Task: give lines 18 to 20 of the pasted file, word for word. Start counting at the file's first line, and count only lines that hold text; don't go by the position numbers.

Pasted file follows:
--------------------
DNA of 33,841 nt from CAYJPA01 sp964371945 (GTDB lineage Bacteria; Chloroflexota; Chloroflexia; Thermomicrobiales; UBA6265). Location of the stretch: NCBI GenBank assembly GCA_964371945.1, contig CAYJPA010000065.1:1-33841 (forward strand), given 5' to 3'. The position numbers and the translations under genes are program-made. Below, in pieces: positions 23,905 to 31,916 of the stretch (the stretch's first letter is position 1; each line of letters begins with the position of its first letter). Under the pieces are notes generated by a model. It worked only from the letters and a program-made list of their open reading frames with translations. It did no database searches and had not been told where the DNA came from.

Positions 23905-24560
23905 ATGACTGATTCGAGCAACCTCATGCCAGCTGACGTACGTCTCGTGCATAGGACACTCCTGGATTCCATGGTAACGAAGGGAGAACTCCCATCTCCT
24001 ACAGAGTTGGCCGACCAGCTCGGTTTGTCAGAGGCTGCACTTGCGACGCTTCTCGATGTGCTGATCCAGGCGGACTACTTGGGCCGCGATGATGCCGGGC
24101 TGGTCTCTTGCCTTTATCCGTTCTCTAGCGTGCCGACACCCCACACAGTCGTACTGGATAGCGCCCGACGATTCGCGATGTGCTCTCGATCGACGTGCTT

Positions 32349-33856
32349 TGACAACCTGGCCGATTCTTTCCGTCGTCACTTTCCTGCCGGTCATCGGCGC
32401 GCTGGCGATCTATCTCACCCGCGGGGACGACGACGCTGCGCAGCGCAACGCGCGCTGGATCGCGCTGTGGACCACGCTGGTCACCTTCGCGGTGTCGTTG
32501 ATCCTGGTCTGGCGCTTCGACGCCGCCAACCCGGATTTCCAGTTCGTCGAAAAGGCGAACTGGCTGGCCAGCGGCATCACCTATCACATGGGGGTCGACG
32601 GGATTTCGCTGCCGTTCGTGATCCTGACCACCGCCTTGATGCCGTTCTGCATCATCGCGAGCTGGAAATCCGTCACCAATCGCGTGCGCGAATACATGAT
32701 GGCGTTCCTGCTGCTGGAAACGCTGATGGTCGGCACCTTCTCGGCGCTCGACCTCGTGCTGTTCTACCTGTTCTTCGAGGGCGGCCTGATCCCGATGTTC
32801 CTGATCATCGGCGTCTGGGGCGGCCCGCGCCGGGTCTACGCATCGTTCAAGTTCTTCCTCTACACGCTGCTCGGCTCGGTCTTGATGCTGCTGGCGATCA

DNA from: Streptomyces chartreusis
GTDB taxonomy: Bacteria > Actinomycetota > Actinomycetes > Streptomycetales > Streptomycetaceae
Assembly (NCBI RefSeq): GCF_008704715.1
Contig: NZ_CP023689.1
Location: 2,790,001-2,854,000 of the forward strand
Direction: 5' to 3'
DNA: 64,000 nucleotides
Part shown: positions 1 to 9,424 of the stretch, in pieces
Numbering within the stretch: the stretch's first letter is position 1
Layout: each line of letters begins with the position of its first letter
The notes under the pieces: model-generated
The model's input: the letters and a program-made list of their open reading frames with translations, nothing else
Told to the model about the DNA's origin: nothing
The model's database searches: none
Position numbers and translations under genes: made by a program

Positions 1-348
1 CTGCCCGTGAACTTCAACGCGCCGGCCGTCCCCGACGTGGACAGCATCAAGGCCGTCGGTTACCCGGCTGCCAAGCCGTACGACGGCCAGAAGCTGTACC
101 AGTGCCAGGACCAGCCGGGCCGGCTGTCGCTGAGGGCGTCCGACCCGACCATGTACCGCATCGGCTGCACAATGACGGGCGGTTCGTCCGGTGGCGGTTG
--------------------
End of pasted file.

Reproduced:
Direction: 5' to 3'
DNA: 64,000 nucleotides
Part shown: positions 1 to 9,424 of the stretch, in pieces